(note that this perhaps could be considered advertising, but the "product" is open sourced MIT licensed and even the other referenced "product" is open sourced MIT licensed) (note that I'm the author of the advertised "product" and of the other referenced "product")
There wasn't any "good" solution so I have done mine :-) I had to create a library just to create the library: FluentSerializer. The library can be used to create a "description" of how you want your binary data to be serialized. This description is written in a fluent notation. You can (through the other library I have written, FluentStatement) include in your fluent description all the usual statements like
for... (clearly using even there a fluent notation). Your description is then compiled as an Expression Tree and then as a group of dynamic methods (Serialize, Deserialize and Size (of serialized data) ).
A small sample of the serializer for a test class
public class Serializer : ISerializer<MyClass, EmptyParameters>
#region ISerializer<MyClass,EmptyParameters> Members
public Expression<Serializer<MyClass, EmptyParameters>> GetSerializer()
return (op, obj, par) => Statement.Start(fl => fl
// Static objects can be serialized/deserialized.
// So can readonly collections.
// Both array and List<> (and Dictionary<,>, and SortedDictionary<,>, and
// many other types of collections)
////// Readonly fields can be serialized/deserialized.
////// Sadly you can't Dump() serializers that replace read only fields
////// (replace is the keyword here, readonly int X is a no-no,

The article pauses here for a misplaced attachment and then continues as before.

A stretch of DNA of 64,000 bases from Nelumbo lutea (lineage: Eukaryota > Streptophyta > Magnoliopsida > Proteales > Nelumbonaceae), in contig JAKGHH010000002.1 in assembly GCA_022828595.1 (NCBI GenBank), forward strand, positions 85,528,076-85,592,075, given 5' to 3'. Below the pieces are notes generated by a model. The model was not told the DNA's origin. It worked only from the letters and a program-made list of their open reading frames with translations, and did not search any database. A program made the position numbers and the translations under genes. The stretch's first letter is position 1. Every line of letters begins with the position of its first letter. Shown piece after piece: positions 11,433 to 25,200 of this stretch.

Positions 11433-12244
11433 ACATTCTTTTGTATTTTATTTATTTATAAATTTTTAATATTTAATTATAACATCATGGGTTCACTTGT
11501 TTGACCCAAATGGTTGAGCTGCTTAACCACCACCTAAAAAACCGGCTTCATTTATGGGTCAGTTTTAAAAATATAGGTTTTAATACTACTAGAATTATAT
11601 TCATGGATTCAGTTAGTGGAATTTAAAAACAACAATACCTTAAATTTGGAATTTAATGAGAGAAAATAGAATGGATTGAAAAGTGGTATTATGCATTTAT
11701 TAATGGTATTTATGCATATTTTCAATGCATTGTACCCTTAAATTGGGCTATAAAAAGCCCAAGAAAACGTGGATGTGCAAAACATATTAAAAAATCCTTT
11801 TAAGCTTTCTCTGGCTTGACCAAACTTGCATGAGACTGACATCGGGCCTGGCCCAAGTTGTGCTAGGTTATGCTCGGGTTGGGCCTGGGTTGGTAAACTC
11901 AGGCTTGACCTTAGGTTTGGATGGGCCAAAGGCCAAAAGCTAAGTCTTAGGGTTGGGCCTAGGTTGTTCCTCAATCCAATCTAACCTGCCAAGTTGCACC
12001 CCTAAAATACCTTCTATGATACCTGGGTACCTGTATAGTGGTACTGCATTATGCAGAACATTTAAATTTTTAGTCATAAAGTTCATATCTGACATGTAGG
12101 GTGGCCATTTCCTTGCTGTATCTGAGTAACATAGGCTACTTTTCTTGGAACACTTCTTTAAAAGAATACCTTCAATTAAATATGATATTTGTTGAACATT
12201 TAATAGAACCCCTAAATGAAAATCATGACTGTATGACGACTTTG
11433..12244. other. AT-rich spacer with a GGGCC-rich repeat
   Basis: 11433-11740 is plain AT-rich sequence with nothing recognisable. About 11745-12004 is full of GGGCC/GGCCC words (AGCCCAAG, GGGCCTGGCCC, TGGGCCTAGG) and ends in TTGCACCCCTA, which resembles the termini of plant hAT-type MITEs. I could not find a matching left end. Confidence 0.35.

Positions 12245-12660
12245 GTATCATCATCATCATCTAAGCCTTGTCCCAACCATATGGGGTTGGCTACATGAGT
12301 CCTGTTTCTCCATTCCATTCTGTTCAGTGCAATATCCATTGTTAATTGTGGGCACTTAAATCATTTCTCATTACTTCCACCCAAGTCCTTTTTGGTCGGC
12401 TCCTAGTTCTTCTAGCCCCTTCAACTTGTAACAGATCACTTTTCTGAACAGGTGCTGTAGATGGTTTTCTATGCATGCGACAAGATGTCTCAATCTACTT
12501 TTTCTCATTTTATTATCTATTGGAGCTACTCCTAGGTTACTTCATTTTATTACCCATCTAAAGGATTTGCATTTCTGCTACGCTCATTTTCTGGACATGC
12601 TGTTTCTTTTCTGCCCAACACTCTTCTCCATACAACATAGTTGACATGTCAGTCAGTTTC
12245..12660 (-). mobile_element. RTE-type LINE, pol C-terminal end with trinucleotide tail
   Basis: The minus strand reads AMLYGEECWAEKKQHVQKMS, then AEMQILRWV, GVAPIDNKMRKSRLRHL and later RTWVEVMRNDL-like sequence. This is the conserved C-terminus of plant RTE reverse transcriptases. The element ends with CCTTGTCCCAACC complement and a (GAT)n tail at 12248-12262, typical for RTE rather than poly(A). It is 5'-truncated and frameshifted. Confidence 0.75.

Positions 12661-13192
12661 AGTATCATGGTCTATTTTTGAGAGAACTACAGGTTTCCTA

////// readonly List<int> X is a yes, readonly int X is a yes if it's
// This will be serialized/deserialized only if obj.Version != 0
// It's only an example of what you can do. You can use the full power of
// FluentStatement, and remember that if instead of EmptyParameters you
// had used another class as the parameters, you could have manipulated it
// through the par object, so par.Version for example.
.If(obj.Version != 0, fl.Serialize(obj.Int3))
// This if(s) depend on the operation that is being done
.If(op == Operation.Serialize, fl.Serialize(obj.Int2))
.If(op == Operation.Deserialize, fl.Serialize(obj.Int3))
// Tuples are supported.
// Arrays need to have the length prepended. There are helpers for this.
// The default helper can be specified in the Serializer<T> constructor and
// will be used if the field serializer isn't specified.
// Or you can specify it:
// Nullable types are supported
// But note that you could even use the Optional<> with value types,
// usefull for example if you have to use a modifier that is a class
// (like VariableLengthInt32 for example)
// So are "optional" objects (fields that can be null)
// (Note that here if we wanted to specify the helper, we would have
// to use typeof(Optional<VariableLengthByte<int>>)
// You can serialize a DateTime as the full .NET value
// Or, for example, as an Unix datetime (32 or 64 bits)
// For strings it's a little more complex. There are too many combinations
// of possible formats (encoding x string length * (use char or byte length))
// At this time there isn't any helper for C strings (null terminated strings).
// You have to "manually" register you string formats.
// Chain serializing the base class can be done in this way
// This is only to make it easy to add new serialization fields. The last ) is
// "attached" to the .Empty and doesn't need to be moved.
Clearly this library is good only if you have to serialize/deserialize a lot of data. If you only have a single object to serialize/deserialize,
BinaryWriter are probably enough for you (as suggested by me in the original question and by Fantius in his answer).